The proper storage of feeds is one of the most important elements to minimise the potential for mycotoxin contamination. Even when it is not dangerous to health, poor quality of feed can negatively impact a dairy herd’s performance.
When it comes to feed quality, the small details have the potential to make the most impact – for better or for worse. While the nutritional profile and type of ingredients used are keenly important to the healthy dairy herd, the quality and cleanliness of the feed can turn even the best of rations into one that is inadequate or even life-threatening. One of the first issues related to quality is the presence of mycotoxins or certain types of fungi (such as mould) that produce harmful toxins.
It can be incredibly easy to breeze past the routine upkeep and inspections regarding feeding and storage especially in areas such as grain bins, silos, commodity sheds, mixer wagons and more. However, contamination in even one of these areas can be a breeding ground for moulds and fungi that can impact an entire batch of feed. And even when it is not dangerous to health, poor quality of feed can have a negative impact on a herd’s performance.
Multiple types of fungi produce mycotoxins which can be present in a wide variety of forages and feed ingredients. This includes pasture, silage, cereal grains and forages, corn, hay, straw, commercial feeds and more. Moisture along with improper storage and handling are the most common culprits for fungi growth.
“Usually environmental stressors, such as droughts and insect damage, (also) predispose plants to mould proliferation and mycotoxin production,” says Luiz Ferraretto, a ruminant nutritionist and assistant professor at the University of Wisconsin-Madison. According to the Beef Cattle Research Council, risk levels are elevated when moisture and environmental temperatures are higher at the flowering stage of crops. The same applies to storage conditions with moisture levels outside the prescribed ranges for specific feeds and ingredients.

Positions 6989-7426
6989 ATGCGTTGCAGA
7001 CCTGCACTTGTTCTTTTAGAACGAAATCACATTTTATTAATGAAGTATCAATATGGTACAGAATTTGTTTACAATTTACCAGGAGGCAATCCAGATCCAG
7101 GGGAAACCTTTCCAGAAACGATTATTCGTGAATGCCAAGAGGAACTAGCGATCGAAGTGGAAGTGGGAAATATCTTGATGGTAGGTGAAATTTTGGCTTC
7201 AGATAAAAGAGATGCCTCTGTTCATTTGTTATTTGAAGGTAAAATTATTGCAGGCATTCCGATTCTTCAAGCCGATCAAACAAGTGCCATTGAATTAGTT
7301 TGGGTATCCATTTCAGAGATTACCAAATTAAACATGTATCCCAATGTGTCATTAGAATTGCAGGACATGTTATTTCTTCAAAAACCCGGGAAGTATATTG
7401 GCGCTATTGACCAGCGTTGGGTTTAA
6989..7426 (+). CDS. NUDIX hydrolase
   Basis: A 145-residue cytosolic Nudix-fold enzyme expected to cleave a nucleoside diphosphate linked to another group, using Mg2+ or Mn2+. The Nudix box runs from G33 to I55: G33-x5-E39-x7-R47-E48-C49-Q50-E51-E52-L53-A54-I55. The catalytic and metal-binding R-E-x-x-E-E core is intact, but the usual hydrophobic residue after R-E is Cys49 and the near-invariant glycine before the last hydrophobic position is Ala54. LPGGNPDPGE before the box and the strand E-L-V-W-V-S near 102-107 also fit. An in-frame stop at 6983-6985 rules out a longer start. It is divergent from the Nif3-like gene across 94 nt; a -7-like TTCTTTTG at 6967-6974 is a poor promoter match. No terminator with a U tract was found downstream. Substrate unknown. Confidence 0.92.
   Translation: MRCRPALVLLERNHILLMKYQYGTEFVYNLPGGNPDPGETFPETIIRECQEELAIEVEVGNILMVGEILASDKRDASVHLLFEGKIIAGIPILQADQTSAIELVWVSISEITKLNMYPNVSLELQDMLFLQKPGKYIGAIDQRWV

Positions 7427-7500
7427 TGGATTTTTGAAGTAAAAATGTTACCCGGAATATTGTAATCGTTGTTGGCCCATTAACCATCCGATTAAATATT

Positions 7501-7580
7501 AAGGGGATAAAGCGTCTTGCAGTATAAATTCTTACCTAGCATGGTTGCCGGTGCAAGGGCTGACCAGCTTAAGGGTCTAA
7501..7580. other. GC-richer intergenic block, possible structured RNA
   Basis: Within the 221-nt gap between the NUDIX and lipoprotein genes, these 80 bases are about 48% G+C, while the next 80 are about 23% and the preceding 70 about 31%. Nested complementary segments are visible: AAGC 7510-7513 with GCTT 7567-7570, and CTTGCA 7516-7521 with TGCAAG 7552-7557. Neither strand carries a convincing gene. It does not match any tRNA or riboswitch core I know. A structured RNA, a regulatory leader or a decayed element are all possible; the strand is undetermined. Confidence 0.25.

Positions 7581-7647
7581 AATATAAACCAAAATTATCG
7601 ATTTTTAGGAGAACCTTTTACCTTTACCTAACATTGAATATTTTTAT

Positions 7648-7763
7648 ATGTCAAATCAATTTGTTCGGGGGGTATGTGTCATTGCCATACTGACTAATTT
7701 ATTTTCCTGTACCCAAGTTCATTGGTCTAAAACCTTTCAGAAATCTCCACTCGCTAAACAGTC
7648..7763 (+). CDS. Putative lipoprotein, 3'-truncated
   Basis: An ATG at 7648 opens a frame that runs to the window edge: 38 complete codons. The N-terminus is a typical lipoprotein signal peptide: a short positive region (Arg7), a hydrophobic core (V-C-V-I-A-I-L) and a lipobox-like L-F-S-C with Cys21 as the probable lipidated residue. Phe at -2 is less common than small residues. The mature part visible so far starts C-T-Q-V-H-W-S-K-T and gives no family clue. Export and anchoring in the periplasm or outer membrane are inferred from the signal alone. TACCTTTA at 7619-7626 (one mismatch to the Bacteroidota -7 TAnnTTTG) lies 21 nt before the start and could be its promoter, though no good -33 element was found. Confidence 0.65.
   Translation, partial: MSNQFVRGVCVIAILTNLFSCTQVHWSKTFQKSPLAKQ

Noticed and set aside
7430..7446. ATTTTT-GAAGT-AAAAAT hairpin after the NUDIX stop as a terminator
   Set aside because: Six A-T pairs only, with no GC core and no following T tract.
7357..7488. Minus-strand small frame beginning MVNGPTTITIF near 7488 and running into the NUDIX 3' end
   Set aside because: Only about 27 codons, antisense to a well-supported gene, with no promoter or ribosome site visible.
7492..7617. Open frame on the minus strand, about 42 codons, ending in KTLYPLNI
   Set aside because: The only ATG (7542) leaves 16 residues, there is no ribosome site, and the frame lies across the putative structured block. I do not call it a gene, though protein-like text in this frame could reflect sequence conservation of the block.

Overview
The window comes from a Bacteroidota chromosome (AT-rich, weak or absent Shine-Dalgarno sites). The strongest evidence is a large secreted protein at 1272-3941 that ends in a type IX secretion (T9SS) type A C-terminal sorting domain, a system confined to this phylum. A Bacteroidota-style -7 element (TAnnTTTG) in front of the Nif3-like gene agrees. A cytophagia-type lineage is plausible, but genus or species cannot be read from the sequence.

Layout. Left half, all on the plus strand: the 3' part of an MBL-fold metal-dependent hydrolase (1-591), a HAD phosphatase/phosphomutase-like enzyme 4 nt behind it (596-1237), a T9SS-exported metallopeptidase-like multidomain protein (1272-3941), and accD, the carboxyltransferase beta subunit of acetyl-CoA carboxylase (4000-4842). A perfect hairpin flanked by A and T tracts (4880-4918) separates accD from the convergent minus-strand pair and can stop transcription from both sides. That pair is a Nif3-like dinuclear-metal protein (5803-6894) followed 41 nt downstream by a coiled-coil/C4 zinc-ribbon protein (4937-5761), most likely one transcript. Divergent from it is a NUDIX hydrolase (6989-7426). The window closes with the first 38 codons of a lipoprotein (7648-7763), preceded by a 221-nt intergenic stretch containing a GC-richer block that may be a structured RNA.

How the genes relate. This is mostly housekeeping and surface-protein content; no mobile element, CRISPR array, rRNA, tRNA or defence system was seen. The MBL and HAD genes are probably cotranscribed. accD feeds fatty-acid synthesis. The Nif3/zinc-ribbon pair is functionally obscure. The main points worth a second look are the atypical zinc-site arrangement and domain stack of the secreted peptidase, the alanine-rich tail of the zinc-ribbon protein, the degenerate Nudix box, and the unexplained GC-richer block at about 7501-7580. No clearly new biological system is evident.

Fungi and mould are not exactly toxic to cattle in and of themselves. Rather, it is the mycotoxins the organisms produce as a defensive mechanism that causes the harm.
There are numerous effects that the presence of mycotoxins can have on an individual or group of animals. These include more evident side effects like decreased feed intake, gut issues, nutritional inefficiencies and unexplained weight loss or gain. They have also been known to cause issues with other bodily functions including the reproductive, immunity and respiratory systems.
Dairy cows exposed to mycotoxins at sufficient levels may have difficulty getting pregnant or have calves with health issues or, at high enough levels, have abortions.
In an article for the University of Kentucky Dairy Extension Resources, experts Michelle Arnold and Cynthia Gaskill warn that a specific type of mycotoxin, aflatoxins, are especially dangerous for dairy animals. This category is a potent liver toxin, an immunosuppressant, mutagen and carcinogen. In certain regions, the government and health departments regulate how many concentrations of these toxins can be found in fluid milk.